The shocking news of Justice Antonin Scalia's death cast a pall over the South Carolina GOP debate. But not even the death of a Supreme Court justice was enough to derail the political bloodletting. Sen. Marco Rubio, R-Fla., came into the debate needing a comeback. Sen. Ted Cruz, R-Texas, came in on defense, and Donald Trump came in with the wind at his back while Jeb Bush emerged from New Hampshire still alive. Ohio Gov. John Kasich and Dr. Ben Carson came in with low expectations in a state in which neither is expected to break out of single digits.
Jeb Bush had his best, most relaxed debate. He managed to get under Donald Trump's skin, reducing Trump to blaming George W. Bush for 9/11. "The lack of leadership in this country by Barack Obama, John Kerry, Hillary Clinton, thinking that this is a policy that works, this policy of containment with ISIS. It's a complete, unmitigated disaster," he said. "And to allow Russia now to have influence in Syria makes it harder, but we need to destroy ISIS and dispose of Assad to create a stable Syria so that the four million refugees aren't a breeding ground for Islamic jihadists. This is the problem. Donald Trump brought up the fact that he would - he'd want to accommodate Russia. Russia is not taking out ISIS." Later he went after Trump, calling him "weak" for disparaging women, Hispanics and Sen. John McCain, R-Ariz.
While some Wall Street Republicans oppose it, Bush made a compelling case for treating carried interest as ordinary income. He struck gold when he slammed eminent domain when used to take an old woman's home for a parking lot for "failed casinos for high rollers." At one point, he compared Trump to Reagan: "Reagan did not tear down people like Donald Trump. He tore down the Berlin Wall." Later in the evening he made an effective and articulate defense of executive leadership, ignoring Trump, who tried to insist he never went bankrupt. He chopped Kasich down to size for expanding Obamacare (i.e. expanding Medicaid under the law): "We should be fighting Obamacare, repealing Obamacare, replacing it with something totally different."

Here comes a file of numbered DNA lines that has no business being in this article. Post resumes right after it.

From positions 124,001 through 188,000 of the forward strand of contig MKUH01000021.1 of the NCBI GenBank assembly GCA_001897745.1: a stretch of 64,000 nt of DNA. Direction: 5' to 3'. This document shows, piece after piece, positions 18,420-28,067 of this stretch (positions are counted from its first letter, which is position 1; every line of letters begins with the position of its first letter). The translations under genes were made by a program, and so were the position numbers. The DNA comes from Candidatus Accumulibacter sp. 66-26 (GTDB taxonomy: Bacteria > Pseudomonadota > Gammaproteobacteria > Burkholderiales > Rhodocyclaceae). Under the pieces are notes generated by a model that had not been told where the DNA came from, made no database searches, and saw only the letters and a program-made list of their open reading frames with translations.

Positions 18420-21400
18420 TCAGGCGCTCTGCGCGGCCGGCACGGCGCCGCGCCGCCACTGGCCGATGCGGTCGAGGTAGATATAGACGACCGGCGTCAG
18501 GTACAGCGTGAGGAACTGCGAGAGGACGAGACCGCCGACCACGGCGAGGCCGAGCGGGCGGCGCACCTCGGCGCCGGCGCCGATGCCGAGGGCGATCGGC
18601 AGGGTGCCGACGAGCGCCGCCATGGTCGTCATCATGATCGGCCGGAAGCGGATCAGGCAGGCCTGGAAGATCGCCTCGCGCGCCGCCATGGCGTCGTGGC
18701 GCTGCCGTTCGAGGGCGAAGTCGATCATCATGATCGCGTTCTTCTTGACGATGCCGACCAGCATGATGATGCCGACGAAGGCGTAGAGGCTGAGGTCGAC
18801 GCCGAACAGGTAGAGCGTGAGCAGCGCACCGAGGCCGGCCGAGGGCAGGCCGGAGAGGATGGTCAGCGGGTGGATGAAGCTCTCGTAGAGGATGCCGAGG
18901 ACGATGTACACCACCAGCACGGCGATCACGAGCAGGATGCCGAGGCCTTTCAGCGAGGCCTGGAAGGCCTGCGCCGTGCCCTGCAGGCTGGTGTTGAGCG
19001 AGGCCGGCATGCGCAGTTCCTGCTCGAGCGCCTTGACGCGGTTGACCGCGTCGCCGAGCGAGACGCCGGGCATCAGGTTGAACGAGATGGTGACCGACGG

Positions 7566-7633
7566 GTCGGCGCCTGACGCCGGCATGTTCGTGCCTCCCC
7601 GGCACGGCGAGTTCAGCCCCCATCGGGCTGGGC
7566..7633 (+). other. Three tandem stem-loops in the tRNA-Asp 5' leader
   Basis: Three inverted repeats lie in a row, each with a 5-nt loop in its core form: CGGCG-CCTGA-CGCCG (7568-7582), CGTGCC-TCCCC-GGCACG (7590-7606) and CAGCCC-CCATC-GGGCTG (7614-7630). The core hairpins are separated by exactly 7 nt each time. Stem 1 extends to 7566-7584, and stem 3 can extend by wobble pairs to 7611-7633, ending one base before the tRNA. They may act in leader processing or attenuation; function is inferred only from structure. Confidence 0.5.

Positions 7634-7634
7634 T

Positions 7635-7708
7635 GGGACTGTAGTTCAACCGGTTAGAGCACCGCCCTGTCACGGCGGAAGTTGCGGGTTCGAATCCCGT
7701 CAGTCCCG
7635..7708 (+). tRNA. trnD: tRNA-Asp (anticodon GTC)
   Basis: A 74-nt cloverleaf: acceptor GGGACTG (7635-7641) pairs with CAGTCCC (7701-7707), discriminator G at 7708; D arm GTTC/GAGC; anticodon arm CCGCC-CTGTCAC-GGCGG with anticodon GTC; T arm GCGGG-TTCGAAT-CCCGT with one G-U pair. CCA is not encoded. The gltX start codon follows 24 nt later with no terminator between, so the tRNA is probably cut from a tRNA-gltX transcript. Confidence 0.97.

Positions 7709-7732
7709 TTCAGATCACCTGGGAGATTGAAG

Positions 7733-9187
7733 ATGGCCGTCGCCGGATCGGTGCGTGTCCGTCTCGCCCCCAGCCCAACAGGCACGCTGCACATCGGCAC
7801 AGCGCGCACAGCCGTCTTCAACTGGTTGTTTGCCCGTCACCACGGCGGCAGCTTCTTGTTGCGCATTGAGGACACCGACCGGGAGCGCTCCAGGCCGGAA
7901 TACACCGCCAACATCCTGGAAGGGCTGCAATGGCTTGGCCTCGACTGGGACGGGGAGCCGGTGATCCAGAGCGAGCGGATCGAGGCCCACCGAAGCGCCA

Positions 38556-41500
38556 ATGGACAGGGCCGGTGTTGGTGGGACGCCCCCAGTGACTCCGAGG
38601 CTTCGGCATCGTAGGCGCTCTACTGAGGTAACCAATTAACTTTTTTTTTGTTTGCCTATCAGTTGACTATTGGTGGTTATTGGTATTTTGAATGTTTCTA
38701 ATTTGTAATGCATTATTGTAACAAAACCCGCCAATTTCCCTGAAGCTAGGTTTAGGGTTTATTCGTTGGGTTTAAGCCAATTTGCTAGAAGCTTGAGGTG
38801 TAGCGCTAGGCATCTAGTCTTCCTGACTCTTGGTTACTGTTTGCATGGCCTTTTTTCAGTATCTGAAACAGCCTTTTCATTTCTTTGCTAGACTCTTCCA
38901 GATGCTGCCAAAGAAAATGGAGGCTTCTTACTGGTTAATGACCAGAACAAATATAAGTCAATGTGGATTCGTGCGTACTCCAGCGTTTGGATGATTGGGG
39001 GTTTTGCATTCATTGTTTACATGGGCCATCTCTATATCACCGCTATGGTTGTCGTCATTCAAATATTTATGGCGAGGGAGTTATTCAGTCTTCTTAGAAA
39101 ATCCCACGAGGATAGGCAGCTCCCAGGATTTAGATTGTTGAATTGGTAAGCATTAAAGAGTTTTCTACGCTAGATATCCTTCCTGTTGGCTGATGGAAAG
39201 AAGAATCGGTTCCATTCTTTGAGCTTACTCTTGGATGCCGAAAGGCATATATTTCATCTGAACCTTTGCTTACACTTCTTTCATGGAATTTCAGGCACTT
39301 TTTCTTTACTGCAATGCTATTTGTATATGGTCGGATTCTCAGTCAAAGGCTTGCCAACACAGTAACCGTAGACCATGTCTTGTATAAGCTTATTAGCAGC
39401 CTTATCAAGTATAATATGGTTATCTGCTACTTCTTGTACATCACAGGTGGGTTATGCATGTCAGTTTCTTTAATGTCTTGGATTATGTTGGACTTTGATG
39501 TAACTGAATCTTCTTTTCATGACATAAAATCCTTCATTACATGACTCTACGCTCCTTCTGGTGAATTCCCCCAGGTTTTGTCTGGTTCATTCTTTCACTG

Rubio also had a strong comeback debate. He ably defended his child tax credit, making the night's only pitch to shore up families. ("Parenting is the most important job any of us will ever have. Family formation is the most important thing in society. So what my tax plan does, is it does create - especially for working families, an additional Child Tax Credit.") His shining moment however came when he reeled off the list of Cruz's "lies" - reversing himself on immigration, telling Iowa voters Carson had dropped out of the race, and insisting Rubio didn't fight against Planned Parenthood funding. In essence, it was his Chis Christie moment, leaving Cruz back on his heels. He went a long way toward debunking the false narrative that he is robotic. He was at ease in explaining his immigration plans, stressing his emphasis on border security first. In his closing argument he came back to values again, observing, "Wrong is now considered right, and right is now considered wrong."
More surprising was Ted Cruz's performance. He came out strong in his tribute to Scalia, but was unconvincing in insisting his Value Added Tax is not really a VAT. He launched a broad-based attack on Rubio's immigration policy, but clumsily tried to avoid answering whether he would expel the hundreds of thousands of illegal immigrants idenified by the president's executive order. He seemed flummoxed when Rubio delineated his "lies." For much of the debate he was quiet, letting Bush and Rubio shine.
Kasich seemed to be the robotic candidate, repeating over and over his intention to be a unifier and healer. Too often he came across as if legitimate criticisms of his political positions are out of bounds.
Dr. Ben Carson, as always, seemed out of place in a presidential debate. Winners: Bush, Rubio, CBS moderators (for informed, well formulated questions)
Losers: Donald Trump, Ted Cruz, John Kasich